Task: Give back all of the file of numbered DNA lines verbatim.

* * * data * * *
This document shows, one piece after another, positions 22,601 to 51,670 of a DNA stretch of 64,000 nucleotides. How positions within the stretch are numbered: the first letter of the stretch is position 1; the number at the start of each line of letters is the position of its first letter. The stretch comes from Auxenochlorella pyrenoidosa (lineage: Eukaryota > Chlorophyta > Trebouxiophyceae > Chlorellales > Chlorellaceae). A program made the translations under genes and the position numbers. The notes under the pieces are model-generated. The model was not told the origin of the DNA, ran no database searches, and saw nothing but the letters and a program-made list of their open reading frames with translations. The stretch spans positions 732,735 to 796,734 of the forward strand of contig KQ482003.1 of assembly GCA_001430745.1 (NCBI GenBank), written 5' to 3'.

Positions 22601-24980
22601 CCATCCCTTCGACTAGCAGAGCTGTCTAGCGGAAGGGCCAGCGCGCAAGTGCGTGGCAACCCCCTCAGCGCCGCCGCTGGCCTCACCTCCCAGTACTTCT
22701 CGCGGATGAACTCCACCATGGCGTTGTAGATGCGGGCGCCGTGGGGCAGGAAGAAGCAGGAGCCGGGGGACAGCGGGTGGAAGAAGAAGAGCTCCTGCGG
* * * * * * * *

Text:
This document shows, one piece after another, positions 22,601 to 51,670 of a DNA stretch of 64,000 nucleotides. How positions within the stretch are numbered: the first letter of the stretch is position 1; the number at the start of each line of letters is the position of its first letter. The stretch comes from Auxenochlorella pyrenoidosa (lineage: Eukaryota > Chlorophyta > Trebouxiophyceae > Chlorellales > Chlorellaceae). A program made the translations under genes and the position numbers. The notes under the pieces are model-generated. The model was not told the origin of the DNA, ran no database searches, and saw nothing but the letters and a program-made list of their open reading frames with translations. The stretch spans positions 732,735 to 796,734 of the forward strand of contig KQ482003.1 of assembly GCA_001430745.1 (NCBI GenBank), written 5' to 3'.

Positions 22601-24980
22601 CCATCCCTTCGACTAGCAGAGCTGTCTAGCGGAAGGGCCAGCGCGCAAGTGCGTGGCAACCCCCTCAGCGCCGCCGCTGGCCTCACCTCCCAGTACTTCT
22701 CGCGGATGAACTCCACCATGGCGTTGTAGATGCGGGCGCCGTGGGGCAGGAAGAAGCAGGAGCCGGGGGACAGCGGGTGGAAGAAGAAGAGCTCCTGCGG